Considering the oil industry’s history on the Central Coast, the Santa Barbara County Board of Supervisors took what many may consider a bold step last week, beginning the legislative process that eventually leads to an oil pipeline from Cat Canyon to Sisquoc.

Final approval may come as early as this week for the nearly three-mile-long pipeline system that will have the capacity for transporting 25,000 barrels of crude oil a day to the Phillips 66 pumping facility in Sisquoc.

The proposed system would consist of two eight-inch pipes in a single trench along Santa Maria Mesa Road, Andrew and Stewart streets, then to Foxen Canyon Road.

The twin pipes facilitate a switch from one to the other, in case something goes wrong with the pipe in use.

It seems unusual there was no one in the audience at last week’s board meeting to question such a project. Local folks are well-known for their blanket objections to oil industry activities in general, and to pipelines specifically. Perhaps there will be an anti-oil presence at the final reading of the ordinance scheduled for this week.

Or maybe not. There is a chance that after years of back and forth between the oil companies and local anti-oil activists, there is now a better understanding of why the industry does the things it does, and how it does them.

It is evident that a pipeline is cheaper than other forms of transporting oil. The Congressional Research Service reckons shipping oil by pipeline runs about $5 per barrel vs. up to $15 a barrel when the oil is shipped by rail or truck.

But using rail or truck to transport oil is much faster, meaning oil companies can get product to the marketplace sooner, which translates to quicker profits.

Another study took into account the number of accidents — spills, explosions and leaks — per million barrels of oil and gas transported. The result was that while both over-the-road and rail transport and pipelines are safe, the pipelines are the easy winner when it comes to the safest way to transport oil and gas. A pro fossil-fuels organization headquartered in Canada insists pipelines are nearly five times safer than rail and/or trucking.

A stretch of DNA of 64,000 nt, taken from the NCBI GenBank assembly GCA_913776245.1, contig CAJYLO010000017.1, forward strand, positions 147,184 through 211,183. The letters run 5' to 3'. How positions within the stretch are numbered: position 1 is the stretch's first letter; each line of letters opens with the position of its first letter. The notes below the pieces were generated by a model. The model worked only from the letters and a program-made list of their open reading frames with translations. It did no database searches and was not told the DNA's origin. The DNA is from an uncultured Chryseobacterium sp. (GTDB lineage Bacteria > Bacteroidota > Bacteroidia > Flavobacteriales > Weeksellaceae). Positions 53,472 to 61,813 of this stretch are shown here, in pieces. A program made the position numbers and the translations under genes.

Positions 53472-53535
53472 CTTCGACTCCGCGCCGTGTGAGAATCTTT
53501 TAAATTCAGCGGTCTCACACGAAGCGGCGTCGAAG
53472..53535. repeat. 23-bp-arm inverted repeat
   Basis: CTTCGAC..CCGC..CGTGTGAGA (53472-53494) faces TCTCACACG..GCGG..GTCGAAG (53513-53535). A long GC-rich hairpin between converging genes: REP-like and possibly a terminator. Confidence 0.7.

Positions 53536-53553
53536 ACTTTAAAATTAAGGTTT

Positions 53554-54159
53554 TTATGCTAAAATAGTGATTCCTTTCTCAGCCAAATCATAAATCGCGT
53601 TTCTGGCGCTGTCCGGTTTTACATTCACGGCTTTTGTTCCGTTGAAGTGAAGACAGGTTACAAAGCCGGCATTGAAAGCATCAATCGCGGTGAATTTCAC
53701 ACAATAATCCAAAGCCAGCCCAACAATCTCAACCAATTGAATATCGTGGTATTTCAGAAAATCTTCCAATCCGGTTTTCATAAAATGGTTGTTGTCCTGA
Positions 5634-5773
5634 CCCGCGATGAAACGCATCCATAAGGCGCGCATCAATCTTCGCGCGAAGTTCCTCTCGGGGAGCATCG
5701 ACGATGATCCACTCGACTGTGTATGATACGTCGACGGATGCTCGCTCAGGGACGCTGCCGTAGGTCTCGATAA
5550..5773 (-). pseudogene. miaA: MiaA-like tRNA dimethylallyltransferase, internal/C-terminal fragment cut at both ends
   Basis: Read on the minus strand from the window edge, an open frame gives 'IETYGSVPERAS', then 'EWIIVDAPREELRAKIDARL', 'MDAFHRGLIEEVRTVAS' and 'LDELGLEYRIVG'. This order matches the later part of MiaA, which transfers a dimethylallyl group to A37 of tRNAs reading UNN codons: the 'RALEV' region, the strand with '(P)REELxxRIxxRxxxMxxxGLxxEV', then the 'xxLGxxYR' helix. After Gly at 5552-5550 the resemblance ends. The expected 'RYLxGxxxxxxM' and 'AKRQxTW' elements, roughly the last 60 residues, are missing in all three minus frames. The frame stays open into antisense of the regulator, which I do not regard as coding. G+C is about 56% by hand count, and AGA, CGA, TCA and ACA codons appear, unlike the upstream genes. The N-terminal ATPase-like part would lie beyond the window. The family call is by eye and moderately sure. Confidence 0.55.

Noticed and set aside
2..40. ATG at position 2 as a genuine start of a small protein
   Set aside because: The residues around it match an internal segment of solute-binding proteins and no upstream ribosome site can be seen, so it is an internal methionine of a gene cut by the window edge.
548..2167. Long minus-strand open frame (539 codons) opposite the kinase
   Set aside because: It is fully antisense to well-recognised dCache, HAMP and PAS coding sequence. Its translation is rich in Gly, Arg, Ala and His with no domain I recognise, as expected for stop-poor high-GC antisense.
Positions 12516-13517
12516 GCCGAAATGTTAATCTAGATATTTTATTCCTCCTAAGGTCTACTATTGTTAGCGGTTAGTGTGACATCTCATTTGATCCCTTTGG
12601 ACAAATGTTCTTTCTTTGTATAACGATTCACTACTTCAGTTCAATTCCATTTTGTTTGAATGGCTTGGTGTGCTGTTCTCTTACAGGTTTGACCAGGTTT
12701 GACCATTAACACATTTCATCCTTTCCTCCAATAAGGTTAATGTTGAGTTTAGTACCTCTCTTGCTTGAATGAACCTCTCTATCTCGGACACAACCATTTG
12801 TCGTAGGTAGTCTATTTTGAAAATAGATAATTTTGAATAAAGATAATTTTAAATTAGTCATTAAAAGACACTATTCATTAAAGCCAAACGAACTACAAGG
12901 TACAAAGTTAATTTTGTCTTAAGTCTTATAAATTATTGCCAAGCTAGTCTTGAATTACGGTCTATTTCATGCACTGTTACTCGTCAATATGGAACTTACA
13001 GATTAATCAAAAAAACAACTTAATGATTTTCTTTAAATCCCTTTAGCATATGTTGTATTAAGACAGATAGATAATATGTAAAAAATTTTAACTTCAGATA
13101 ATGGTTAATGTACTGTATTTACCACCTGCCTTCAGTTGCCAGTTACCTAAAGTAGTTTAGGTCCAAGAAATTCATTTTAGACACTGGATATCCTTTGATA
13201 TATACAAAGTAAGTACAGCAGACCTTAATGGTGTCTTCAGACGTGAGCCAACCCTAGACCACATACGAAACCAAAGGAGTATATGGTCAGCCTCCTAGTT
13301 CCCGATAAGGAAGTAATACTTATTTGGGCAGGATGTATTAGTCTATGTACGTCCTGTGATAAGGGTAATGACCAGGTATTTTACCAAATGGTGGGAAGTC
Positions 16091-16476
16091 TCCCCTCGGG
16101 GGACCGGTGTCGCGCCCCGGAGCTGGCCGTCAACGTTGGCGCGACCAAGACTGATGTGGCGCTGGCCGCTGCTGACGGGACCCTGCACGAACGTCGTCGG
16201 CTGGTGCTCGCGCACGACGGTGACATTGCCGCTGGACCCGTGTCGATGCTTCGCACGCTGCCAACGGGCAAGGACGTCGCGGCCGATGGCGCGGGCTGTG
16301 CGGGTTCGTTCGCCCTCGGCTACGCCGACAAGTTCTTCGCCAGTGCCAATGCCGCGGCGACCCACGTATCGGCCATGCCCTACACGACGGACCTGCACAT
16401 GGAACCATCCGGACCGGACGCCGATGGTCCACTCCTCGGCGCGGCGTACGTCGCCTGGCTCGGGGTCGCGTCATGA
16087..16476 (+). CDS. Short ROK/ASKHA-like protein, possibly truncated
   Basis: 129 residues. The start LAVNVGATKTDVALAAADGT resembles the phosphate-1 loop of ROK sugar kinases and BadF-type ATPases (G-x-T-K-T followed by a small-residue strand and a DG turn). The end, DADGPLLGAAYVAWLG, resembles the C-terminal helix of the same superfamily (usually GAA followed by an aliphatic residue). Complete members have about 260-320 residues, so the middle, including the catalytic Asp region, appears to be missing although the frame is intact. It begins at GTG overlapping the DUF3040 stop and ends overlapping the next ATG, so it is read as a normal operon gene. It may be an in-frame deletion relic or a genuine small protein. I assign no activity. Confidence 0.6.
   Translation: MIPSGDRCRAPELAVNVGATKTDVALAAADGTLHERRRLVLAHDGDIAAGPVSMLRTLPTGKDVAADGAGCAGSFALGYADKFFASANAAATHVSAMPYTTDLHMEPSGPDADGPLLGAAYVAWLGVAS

All of which makes it easier to understand the Board of Supervisors giving a green light to the Cat Canyon-to-Sisquoc pipeline. All things considered, the line would be the safest option, because it would eliminate about 7,000 tanker truck trips along that route every year.

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The proposed pipeline will be equipped with state-of-the-art control and data-gathering capabilities that will monitor the status of either line and crude oil movement. If a problem is detected quickly — which it should be, given the high-tech gear involved — company officials can shut down the line immediately.

In a related action, the board approved a resolution opposing new offshore oil development in federal waters, part of the Trump administration’s announced energy strategy.

This might seem in conflict with the board’s approval of an oil pipeline, but it really isn’t. Offshore oil production was the cause of one of this nation’s worst spill disasters in 1969, the memory of which is renewed every April with Earth Day.

The resolution vote was split, with North County Supervisors Steve Lavagnino and Peter Adam voting against it. The resolution now gets forwarded to President Trump and other federal officials, and to California Gov. Jerry Brown.

The board majority’s objections likely will die a quick death at the president’s desk.

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